First, it leaves out entirely any information regarding the causal structure of the case, thus assuming that this information is irrelevant for decision-making. Second, the consequent in (10) only follows from its antecedent if it’s true that one ought to maximize evidential utility (and ignore the causal structure of the case). If it’s true that information about one’s causal relationship to the outcomes is relevant and that one ought to maximize causal utility, then the consequent in (10) doesn’t follow from the antecedent and, consequently, (11) doesn’t follow.

  17. Steve C. says:

    Dave,
    there are all sorts of possible arguments with the conclusion “You ought to one-box” that (a) “leave out entirely any information regarding the causal structure of the case,” and (b) definitely do not “assume an EDT framework.” Imagine an argument that recommends one-boxing based on some principle about the superiority of the number one over the number two. The argument wouldn’t need to make any reference to the causal structure of the case. Do you really want to claim that that argument assumes EDT? Of course not. The reason is that there will be situations in which the very same principle will support an action that doesn’t maximize evidential EU.

    And yet, your reasoning here seems to go as follows:
    1. If an argument (with a practical conclusion) leaves out any information regarding the causal structure of a situation, then it assumes that causal information is irrelevant for decision-making.
    2. Your argument (with its practical conclusion) leaves out any information regarding the causal structure of the Newcomb situation.
    3. Thus, your argument assumes that causal information is irrelevant for decision-making.
    4. If an argument assumes that causal information is irrelevant for decision-making, then it assumes an EDT framework.
    5. Your argument assumes an EDT framework.

    I’m not sure if I accept Premise 1 (since I don’t fully understand the consequent).
    Regardless, Premise 4 is false.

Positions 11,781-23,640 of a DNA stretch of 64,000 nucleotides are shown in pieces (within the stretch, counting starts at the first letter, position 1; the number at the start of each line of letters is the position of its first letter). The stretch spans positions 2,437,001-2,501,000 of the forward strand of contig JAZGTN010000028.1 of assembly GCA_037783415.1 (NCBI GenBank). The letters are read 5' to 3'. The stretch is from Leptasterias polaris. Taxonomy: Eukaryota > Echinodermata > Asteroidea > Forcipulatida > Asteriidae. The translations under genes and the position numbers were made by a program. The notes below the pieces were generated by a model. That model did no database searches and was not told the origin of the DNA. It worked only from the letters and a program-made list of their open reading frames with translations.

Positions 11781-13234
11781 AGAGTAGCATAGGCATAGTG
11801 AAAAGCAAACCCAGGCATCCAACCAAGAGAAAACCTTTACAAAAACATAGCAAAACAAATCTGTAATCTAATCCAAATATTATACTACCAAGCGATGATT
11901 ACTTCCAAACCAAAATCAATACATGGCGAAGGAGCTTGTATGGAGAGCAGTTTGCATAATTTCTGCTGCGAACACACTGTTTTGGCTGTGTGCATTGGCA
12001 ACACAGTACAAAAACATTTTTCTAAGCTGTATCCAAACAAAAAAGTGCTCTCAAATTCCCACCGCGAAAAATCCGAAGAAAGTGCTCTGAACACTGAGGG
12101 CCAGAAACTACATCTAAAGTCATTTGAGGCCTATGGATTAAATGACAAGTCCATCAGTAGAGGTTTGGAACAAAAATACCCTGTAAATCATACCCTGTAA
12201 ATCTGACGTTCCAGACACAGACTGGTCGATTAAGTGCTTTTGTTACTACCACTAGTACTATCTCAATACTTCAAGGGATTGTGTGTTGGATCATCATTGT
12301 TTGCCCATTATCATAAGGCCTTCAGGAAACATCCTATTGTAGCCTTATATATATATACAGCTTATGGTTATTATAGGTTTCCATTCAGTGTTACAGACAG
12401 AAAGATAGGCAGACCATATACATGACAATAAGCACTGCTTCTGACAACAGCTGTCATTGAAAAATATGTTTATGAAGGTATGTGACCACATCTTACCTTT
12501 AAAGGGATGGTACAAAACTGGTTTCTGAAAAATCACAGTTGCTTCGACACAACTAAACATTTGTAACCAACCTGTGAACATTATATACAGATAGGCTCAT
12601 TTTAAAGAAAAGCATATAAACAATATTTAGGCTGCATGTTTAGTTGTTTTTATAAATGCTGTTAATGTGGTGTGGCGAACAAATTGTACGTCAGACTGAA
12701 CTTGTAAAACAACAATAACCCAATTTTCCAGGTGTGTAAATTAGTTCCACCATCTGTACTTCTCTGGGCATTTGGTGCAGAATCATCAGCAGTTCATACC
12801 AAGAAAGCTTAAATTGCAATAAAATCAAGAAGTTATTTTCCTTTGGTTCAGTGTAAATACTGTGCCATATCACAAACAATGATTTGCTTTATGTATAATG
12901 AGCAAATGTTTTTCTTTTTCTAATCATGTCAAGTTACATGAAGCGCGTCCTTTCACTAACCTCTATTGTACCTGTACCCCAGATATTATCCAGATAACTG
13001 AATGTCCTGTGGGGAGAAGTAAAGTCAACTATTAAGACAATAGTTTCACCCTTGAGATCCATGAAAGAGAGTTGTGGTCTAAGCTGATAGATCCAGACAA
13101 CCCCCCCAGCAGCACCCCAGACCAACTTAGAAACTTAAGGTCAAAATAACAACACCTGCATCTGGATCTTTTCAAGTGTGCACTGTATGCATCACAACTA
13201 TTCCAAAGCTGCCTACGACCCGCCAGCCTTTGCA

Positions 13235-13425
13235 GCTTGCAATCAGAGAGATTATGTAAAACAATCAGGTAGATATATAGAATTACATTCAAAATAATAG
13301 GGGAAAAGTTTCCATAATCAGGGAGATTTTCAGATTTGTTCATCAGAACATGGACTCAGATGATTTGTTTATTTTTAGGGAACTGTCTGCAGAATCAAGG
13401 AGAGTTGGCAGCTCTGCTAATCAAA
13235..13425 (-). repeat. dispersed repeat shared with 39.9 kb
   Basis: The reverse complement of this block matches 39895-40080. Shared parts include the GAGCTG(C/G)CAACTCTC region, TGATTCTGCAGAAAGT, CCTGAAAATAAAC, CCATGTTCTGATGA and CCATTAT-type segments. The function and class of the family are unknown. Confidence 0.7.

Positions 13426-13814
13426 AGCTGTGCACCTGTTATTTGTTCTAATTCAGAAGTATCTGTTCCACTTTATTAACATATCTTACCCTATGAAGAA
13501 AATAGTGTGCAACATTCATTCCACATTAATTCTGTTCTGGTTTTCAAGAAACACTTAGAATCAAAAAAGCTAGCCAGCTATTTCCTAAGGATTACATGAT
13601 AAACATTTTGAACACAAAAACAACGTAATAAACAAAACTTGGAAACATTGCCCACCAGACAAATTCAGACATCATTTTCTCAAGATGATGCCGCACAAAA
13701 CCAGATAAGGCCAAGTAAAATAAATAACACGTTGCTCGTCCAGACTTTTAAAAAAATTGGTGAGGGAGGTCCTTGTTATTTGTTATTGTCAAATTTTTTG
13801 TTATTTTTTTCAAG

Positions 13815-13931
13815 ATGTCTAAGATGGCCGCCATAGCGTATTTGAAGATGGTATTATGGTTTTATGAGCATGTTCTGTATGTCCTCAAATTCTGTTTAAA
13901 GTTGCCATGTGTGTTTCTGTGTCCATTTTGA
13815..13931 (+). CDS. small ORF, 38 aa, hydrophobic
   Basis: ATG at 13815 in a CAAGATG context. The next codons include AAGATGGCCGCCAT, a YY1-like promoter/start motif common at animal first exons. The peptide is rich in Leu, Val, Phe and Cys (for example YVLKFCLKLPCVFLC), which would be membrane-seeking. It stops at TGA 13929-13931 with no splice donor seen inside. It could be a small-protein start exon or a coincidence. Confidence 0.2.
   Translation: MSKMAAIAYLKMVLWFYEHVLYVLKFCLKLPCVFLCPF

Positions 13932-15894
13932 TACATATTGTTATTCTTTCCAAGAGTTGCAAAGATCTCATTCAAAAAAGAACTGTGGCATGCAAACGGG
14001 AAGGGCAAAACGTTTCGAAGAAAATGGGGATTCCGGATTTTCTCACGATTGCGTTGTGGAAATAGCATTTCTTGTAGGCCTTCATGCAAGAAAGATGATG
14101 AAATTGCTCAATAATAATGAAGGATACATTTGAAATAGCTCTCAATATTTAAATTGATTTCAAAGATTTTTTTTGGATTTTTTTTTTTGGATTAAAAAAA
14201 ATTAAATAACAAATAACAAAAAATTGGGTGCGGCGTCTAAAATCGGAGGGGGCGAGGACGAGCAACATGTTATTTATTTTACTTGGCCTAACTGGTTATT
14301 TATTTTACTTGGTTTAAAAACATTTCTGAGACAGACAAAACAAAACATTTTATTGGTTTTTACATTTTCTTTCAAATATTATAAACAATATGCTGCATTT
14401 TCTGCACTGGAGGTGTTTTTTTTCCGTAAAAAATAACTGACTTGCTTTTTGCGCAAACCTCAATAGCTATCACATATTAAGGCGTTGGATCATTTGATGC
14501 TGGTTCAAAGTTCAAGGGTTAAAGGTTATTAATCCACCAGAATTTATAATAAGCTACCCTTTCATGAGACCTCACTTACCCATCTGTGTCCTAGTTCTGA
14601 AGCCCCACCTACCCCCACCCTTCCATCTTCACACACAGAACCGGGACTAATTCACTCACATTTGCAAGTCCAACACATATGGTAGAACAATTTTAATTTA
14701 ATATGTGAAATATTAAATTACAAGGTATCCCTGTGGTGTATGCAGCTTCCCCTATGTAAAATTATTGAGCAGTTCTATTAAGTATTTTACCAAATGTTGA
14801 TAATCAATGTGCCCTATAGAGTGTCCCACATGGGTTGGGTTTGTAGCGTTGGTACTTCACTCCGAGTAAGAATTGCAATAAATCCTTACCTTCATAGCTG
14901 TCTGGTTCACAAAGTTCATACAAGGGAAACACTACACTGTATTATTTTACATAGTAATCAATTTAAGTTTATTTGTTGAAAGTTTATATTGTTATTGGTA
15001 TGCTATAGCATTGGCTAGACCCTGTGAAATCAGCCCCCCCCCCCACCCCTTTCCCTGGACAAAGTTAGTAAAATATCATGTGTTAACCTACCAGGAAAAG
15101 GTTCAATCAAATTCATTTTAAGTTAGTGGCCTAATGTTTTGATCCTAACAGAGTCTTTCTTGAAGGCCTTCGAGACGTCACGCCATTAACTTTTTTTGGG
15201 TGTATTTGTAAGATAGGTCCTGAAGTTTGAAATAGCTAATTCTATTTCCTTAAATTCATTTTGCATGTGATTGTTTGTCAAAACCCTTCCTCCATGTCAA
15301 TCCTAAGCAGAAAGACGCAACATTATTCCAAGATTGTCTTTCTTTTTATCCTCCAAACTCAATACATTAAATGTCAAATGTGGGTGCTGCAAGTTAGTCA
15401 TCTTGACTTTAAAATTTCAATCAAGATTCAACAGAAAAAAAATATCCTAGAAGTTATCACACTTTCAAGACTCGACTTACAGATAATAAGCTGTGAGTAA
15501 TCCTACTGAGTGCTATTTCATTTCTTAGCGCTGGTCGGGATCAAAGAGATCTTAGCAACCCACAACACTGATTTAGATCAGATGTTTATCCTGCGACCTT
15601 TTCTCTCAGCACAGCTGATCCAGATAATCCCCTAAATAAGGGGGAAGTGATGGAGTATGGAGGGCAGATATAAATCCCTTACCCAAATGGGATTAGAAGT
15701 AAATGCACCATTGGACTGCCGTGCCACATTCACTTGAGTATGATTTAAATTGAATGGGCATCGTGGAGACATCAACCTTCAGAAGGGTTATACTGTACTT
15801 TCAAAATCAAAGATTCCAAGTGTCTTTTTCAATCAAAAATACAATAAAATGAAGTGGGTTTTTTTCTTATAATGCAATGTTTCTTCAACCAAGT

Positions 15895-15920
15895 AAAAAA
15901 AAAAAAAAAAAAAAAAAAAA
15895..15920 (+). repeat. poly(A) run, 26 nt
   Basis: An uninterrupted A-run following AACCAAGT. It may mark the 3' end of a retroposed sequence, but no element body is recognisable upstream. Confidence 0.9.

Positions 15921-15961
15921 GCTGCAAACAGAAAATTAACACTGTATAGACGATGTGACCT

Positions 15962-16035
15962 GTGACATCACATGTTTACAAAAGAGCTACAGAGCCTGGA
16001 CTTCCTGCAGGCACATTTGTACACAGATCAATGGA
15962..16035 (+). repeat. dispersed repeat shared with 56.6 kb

I suspect that you’re making the mistake of thinking that an argument prescribing an action that happens to maximize evidential expected utility is thereby presupposing/assuming EDT. That’s just not right. It’s like thinking that a rule-utilitarian argument with the conclusion “You should never tell a lie” is thereby presupposing a certain deontological view, just because the deontological view has the same result. There are many routes to the same conclusion. The mere fact that a practical argument doesn’t include causal information isn’t enough to establish that the argument assumes EDT.

    Anyway, I (still) see no reason to think the argument I’ve given assumes an EDT framework.

  18. Dustin says:

    I can’t believe I’m about to do this but…

    (4a) of the revised argument is pretty obviously false. It is not the case that receiving EXACTLY 1,000,000 is causally dependent upon your taking one box. Rather, receiving NO MORE THAN 1,000,000 is causally dependent upon your taking one box. Receiving exactly one million is causally dependent, as you say, upon your taking one box AND the predictor predicting you will take one box. So (4a) should be changed to

    (4a*) Receiving NO MORE THAN 1,000,000 is causally dependent upon your taking one box.

    In which case (10*) needs to be changed to

    (10**) If [(you prefer to receive exactly $1,000,000) and (you will one-box iff you’ll receive exactly $1,000,000) and (receiving NO MORE THAN $1,000,000 is causally dependent on your one-boxing)], then you ought to one-box.

    which of course any sensible person would reject, for the same reason that they would reject (10). In other words, the added clause strengthening the antecedent makes (10**) no more convincing than (10).

  19. Steve C. says:

    Hi Dustin, thanks for the comment.

    Well, imagine that you’re in infallible predictor Newcomb. Given that you’re a one-boxer (albeit a repressed one), there’s a million in the opaque box. You don’t know this. But we do. From our viewpoint, there are at most two possibilities open to you: $1,000,000 and $1,001,000. You one-box. I want to say that your one-boxing caused your getting exactly $1,000,000 (as opposed to $1,001,000). Don’t you? And before you acted, I would have wanted to say that “Your getting exactly a million is causally dependent on your one-boxing.” Does that sound right to you?

    Now, going back to your perspective: You know that your options are either (1,001,000 and 1,000,000) or (1,000 and 0). If the former, one-boxing will cause you to get exactly a million. If the latter, one-boxing will cause you to get nothing. As I see it, getting exactly a million is causally dependent on your one-boxing in the following sense: you cannot receive that amount without it being the case that your one-boxing caused it.
    (Granted, from your perspective, one-boxing doesn’t guarantee that you’ll get a million, rather than nothing. This seems to be what you’re assuming causal dependence involves. But the term “dependence” suggests something weaker than that, as far as I can see.)

    At this point, I think (4a) is true. Even if I’m wrong about that, I certainly deny that it’s “pretty obviously” false.

  20. Dustin says:

    Given the causal laws of nature that are at play in your Newcomb case (plus the rules of the game), does “S one-boxes” imply “S gets exactly 1 million”. No, clearly not. However, given all that, “S one-boxes” does imply “S gets no more than 1 million”. Moreover, given all that, “S one boxes and there is a million in the box” does imply “S gets exactly one million”.